'HOW CND DELAYED MISSILES BAN TREATY'
Daily Telegraph – 24 September 1999
Not for the first time, the Campaign for Nuclear Disarmament claim credit for the 1987 Intermediate-range Nuclear Forces treaty which "scrapped cruise, Pershing and SS20 missiles" (letter, 23 September). In reality, it delayed this vital deal by up to six years, as the following chronology shows:
In 1977, highly accurate Soviet SS20 missiles began to be deployed against Western Europe. There was no significant reaction from the dormant CND.
In December 1979, in response to Western European concerns about the SS20s, NATO announced its "twin-track" decision – to deploy cruise and Pershing II missiles, but not until 1983 in case an arms deal could be reached in the meantime.
In early 1980, CND demanded that the NATO missiles should not be deployed. This demand was unconditional; it did not depend on the Soviets removing the new SS20s.
At the end of 1981, President Reagan made his famous "zero option" offer, promising to cancel the Western deployments if the Russians would remove the SS20s. Despite having paid lip-service to the slogan "No cruise, no Pershing, no SS20s", CND attacked the "zero option", stating that it "cannot be remotely acceptable to the Soviet Union". Its denunciation was typically reported in the Communist Morning Star (19 November 1981) under the banner headline "CND EXPOSES REAGAN'S NUCLEAR FRAUD".
Cruise missiles were deployed on schedule in late 1983 despite the CND campaign. CND membership and activity levels peaked in 1983–84 and went into steady decline from 1985 onwards.
- Only after the failure of CND and comparable groups in other NATO countries to stop the Western deployments unilaterally, did the Soviet Union agree, at the end of 1987, to scrap its SS20s in return for the removal of cruise and Pershing II. By that time, the CND was demonstrably a busted flush.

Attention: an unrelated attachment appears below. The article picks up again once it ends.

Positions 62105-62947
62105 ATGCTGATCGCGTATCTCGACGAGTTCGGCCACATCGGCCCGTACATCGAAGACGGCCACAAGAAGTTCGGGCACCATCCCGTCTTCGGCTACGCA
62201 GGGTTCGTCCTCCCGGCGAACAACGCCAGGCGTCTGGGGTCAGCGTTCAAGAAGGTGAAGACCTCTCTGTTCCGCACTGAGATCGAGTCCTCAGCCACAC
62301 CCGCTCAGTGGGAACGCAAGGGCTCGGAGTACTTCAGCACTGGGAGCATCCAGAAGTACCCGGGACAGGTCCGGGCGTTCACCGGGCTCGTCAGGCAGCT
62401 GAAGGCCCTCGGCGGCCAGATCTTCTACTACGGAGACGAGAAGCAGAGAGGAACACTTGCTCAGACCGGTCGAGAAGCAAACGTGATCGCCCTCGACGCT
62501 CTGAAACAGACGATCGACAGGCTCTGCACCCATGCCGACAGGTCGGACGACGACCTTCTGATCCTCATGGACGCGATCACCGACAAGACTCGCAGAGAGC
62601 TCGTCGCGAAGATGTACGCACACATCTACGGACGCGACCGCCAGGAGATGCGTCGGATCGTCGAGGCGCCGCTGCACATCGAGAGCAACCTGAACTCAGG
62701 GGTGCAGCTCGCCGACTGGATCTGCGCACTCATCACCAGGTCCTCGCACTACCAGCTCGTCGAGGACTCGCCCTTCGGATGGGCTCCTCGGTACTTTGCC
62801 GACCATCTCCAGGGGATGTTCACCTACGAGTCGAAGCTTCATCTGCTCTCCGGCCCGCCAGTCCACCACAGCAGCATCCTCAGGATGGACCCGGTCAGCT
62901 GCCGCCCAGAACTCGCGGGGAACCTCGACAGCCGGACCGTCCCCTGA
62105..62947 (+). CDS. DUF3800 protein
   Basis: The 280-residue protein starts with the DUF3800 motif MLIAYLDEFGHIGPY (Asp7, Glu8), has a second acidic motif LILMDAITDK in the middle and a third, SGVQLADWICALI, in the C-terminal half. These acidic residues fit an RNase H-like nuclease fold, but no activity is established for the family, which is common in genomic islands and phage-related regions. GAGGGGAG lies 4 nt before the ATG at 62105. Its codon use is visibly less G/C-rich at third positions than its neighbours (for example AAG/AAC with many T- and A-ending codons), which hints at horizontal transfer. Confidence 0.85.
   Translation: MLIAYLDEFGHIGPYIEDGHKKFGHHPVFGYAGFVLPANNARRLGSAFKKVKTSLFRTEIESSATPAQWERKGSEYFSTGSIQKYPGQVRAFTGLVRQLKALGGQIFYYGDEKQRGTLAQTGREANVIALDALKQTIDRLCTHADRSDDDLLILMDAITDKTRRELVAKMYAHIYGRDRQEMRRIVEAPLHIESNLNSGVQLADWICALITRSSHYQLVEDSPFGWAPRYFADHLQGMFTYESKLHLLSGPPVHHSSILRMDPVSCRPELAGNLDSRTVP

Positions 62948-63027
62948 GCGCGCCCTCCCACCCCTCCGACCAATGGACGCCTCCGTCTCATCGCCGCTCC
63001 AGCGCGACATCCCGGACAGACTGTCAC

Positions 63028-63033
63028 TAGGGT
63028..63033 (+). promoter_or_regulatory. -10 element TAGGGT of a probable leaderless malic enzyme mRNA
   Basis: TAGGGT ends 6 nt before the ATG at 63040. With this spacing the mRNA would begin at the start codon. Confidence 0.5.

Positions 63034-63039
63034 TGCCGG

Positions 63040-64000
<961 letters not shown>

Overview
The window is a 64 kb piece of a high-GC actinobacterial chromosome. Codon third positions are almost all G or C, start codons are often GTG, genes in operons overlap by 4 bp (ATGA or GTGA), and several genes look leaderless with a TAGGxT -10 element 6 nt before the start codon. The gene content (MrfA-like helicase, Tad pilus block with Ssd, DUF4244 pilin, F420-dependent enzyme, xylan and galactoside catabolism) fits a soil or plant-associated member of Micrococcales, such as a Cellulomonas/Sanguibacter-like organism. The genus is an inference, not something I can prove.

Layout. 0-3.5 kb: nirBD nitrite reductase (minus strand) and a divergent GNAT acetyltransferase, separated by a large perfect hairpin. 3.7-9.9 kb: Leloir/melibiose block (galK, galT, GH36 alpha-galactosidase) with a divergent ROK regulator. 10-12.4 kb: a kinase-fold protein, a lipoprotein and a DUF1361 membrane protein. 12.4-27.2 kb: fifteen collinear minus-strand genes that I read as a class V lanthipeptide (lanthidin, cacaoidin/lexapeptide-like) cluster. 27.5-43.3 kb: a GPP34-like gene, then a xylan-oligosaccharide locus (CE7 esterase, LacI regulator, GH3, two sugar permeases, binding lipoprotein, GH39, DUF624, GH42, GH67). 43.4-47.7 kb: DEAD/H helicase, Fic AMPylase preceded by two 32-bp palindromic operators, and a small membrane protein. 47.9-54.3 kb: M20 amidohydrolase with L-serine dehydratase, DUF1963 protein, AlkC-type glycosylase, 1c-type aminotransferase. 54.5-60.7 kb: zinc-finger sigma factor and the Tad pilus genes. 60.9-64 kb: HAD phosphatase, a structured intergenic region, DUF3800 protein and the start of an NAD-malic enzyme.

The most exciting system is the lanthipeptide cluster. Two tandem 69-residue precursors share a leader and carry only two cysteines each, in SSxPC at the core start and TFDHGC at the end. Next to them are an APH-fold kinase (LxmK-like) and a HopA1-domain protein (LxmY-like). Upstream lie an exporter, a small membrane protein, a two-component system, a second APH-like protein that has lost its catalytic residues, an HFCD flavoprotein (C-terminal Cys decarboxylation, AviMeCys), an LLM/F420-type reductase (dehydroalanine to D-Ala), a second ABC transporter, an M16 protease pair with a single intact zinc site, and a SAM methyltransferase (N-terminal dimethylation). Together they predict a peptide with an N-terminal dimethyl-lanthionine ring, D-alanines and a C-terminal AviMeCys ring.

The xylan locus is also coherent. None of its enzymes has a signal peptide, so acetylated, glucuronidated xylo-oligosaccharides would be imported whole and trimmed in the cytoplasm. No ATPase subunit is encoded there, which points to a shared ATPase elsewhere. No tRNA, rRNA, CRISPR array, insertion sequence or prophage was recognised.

It is thus indisputable that the 1987 INF deal (which was based on Reagan's "zero option" offer rejected out of hand by CND in 1981) was achieved only after the failure of the unilateralists to undermine NATO's bargaining position.
Throughout their 1980–84 campaign, CND leaders consistently blamed the West rather than the Soviet Union for the nuclear arms race. They elected numerous Communist Party members and pro-Soviet apologists to key positions in their organisation and they maintained friendly contact with such Soviet front bodies as the state-run East German Peace Council, Soviet Peace Committee and World Peace Council.
In November 1983, Bruce Kent, CND General Secretary, described Britain's Communists and the Morning Star as "partners" of the CND (report, 14 November 1983). It is not surprising, given the record of the CND, that the Stasi regarded it with similar affection.
Dr JULIAN LEWIS MP